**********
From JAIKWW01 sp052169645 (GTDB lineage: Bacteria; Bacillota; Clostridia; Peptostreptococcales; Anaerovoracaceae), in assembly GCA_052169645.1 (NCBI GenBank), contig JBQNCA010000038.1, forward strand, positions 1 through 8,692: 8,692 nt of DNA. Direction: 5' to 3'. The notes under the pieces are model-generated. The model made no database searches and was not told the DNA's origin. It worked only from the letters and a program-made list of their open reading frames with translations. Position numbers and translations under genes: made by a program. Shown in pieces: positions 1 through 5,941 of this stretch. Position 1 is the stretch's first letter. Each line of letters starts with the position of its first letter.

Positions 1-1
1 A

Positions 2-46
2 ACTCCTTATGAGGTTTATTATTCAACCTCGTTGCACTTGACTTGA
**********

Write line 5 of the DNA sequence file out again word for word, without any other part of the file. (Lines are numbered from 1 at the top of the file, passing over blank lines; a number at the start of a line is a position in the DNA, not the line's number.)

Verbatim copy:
2 ACTCCTTATGAGGTTTATTATTCAACCTCGTTGCACTTGACTTGA